The U.S. Food and Drug Administration issued a stern warning this week about the potential dangers of cannabidiol, the cannabis-derived compound sweeping the nation.
Commonly known as CBD, the non-psychoactive cannabinoid has been the subject of a wellness craze that has credited it with everything from treating acne and joint pain to cancer and neurological conditions. The CBD movement went mainstream late last year, when Congress included amendments to the Farm Bill to federally legalize industrial hemp and CBD, paving the way for CBD balms, ointments and tinctures to show up on shelves from pharmacies to gas stations. The stuff has even made its way into tampons ("This is Not a Weed Tampon," June 13) and fast food ("The CBD Burger and the Evangelist Editor," April 25) .
The problem, as the FDA notes, is that there is an absolute dearth of science to support claims of CBD's health benefits or even the notion that it isn't harmful.
"The FDA is concerned that people may mistaken believe that trying CBD 'can't hurt,'" the FDA warning reads. "The agency wants to be clear that we have seen only limited data about CBD's safety and these data point to real risks that need to be considered."
First and foremost, the agency warns that CBD can cause liver injury. When the FDA approved a form of CBD for treatment of two seizure disorders in 2018 — the only CBD treatment thus far to get the FDA's seal of approval — the agency identified the risk of liver injury as a concern. But the FDA ultimately determined that if taken under medical supervision, the treatment's benefits outweighed its risks and approved it for use.
"This serious risk can be managed when an FDA-approved CBD product is taken under medical supervision, but it is less clear how it might be managed when CBD is used far more widely, without medical supervision and not in accordance with FDA-approved labeling," the warning states, adding that it found liver damage through blood tests of patients, some of whom weren't taking other drugs known to impact liver function.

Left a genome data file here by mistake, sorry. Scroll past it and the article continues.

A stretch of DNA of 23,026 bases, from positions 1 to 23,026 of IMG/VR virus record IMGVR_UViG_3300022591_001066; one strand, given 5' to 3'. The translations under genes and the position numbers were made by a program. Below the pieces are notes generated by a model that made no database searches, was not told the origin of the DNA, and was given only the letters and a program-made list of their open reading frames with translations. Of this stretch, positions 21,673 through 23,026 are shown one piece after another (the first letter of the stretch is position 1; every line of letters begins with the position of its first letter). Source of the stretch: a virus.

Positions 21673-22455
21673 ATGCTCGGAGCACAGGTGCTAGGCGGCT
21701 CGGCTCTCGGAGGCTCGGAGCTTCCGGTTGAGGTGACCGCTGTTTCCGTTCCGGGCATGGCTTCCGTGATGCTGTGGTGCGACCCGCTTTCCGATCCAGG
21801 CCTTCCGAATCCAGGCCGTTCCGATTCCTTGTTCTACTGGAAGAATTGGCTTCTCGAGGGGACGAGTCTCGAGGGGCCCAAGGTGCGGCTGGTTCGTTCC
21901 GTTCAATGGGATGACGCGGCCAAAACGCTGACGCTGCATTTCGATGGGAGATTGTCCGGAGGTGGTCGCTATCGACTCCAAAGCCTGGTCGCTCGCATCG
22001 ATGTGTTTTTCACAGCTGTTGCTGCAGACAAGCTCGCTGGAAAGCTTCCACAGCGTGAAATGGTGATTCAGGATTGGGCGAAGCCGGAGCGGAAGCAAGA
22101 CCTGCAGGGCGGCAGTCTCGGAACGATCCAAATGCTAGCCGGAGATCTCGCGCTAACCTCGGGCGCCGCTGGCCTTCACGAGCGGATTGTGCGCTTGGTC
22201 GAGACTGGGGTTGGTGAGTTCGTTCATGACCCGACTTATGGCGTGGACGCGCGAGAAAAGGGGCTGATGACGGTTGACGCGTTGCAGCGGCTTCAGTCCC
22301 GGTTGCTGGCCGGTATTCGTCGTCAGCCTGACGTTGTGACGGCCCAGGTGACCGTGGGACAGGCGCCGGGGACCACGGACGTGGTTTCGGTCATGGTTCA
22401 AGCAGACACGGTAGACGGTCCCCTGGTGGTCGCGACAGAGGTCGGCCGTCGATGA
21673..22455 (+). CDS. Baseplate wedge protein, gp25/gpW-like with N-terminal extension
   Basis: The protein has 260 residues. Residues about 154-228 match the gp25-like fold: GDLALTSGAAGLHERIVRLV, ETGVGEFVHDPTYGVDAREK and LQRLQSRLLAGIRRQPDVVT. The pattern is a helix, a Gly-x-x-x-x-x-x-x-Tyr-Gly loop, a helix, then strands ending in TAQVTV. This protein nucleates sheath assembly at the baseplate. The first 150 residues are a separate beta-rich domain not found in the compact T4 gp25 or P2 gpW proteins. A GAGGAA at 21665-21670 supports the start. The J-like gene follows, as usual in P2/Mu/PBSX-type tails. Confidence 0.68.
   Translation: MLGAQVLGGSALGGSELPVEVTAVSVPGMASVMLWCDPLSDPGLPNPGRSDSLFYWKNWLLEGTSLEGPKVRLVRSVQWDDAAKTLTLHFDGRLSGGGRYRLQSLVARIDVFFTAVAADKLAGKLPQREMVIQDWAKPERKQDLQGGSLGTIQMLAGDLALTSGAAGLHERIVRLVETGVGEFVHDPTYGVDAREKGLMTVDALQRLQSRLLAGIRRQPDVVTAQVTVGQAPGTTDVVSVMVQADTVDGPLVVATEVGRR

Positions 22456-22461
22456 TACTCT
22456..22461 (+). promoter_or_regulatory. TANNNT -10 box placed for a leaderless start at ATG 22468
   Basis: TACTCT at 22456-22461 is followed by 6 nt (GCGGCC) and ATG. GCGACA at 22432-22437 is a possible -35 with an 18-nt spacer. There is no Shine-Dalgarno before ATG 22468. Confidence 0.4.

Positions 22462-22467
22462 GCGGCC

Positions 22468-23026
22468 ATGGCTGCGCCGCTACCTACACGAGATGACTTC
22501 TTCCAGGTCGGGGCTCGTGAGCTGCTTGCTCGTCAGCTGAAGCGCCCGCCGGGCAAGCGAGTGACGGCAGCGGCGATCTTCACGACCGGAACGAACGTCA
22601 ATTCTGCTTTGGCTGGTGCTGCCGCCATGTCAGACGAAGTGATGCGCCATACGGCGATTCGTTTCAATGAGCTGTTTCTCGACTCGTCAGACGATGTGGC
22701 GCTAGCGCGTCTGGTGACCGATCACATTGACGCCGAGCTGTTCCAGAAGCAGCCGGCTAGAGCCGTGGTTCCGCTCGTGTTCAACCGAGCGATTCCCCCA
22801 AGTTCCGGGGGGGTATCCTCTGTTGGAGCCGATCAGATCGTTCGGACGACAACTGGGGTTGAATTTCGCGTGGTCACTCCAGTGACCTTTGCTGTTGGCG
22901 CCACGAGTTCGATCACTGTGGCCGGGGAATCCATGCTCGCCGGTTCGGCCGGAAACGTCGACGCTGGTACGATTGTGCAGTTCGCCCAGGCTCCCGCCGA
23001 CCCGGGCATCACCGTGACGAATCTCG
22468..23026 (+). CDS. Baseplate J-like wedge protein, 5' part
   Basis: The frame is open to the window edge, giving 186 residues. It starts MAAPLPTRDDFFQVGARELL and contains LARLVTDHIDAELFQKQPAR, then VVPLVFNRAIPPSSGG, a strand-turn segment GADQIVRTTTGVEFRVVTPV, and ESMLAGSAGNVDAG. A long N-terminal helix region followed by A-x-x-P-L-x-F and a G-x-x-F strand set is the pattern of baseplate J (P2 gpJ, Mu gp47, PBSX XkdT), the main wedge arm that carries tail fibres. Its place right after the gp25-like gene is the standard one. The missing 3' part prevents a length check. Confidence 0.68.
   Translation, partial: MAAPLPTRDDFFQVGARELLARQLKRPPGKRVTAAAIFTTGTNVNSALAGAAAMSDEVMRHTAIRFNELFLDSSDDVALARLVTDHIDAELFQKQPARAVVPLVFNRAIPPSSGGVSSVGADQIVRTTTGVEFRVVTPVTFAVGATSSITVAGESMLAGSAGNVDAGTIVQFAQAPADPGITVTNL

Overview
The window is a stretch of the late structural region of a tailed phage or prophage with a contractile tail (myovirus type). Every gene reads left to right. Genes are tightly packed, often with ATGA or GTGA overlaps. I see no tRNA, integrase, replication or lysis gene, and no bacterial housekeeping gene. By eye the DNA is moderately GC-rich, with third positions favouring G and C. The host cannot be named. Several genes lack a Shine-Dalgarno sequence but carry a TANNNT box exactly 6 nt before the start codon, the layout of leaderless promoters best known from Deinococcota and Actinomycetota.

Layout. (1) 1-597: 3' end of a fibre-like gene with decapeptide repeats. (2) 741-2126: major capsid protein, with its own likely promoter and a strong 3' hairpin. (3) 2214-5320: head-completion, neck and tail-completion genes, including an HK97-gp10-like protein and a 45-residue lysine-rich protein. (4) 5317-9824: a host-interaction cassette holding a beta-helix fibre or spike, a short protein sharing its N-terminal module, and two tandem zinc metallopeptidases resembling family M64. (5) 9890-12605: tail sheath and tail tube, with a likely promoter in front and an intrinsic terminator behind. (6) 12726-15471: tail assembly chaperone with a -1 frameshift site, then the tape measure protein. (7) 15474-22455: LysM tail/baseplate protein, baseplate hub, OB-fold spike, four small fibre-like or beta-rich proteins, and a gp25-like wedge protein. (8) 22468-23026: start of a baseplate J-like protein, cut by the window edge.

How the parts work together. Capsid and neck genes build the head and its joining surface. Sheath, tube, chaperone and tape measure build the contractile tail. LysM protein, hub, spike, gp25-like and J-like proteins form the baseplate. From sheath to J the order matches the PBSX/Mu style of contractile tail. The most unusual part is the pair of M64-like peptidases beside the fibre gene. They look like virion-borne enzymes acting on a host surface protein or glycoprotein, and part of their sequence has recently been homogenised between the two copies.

Further, the FDA notes that studies of the two CBD treatments approved by the agency also show there is a risk of CBD interacting with other medicines.
"Taking CBD with other medications may increase or decrease the effects of the other medications," the warning states. "This may lead to an increased chance of adverse effects from, or decreased effectiveness of, the other medications. ... We are concerned about the potential safety of taking other medicines with CBD when not being monitored by a healthcare provider."
If all that weren't warning enough, the FDA says studies in lab animals have linked CBD with male reproductive toxicity, including but not limited to a decreased testicular size, inhibition of sperm growth and development and a decrease in circulating testosterone. This toxicity, the FDA warns, was also found in the male offspring of "CBD-treated pregnant females."
The FDA believes there are also just a ton of unstudied questions at this point.
"What happens if you take CBD daily for a sustained period of time? What is the effect of CBD on the developing brain (such as children who take CBD)? What are the effects of CBD on the developing fetus or breastfed newborn? How does CBD interact with herbs and botanicals?" the FDA asks.
These are all good questions, ones that would have been answered already if not for the long-standing folly of federal prohibition. But we are where we are and we don't know what we don't know.
What we do know is there's a lot of anecdotal evidence that CBD is or can form the basis of effective treatments for a range of maladies. But personal anecdotes and clinical trials are very different things. And to hear the FDA tell it, you might want to wait for these trials to come back before making CBD a regular part of your health and wellness regimen.
At the very least, talk to your primary healthcare provider about the stuff before you start slathering it all over your skin, dropping it under your tongue or sticking it in your hamburgers (or anywhere else).
's news editor and prefers he/him pronouns. He can be reached at 442-1400, extension 321, or email@example.com. Follow him on Twitter @thadeusgreenson.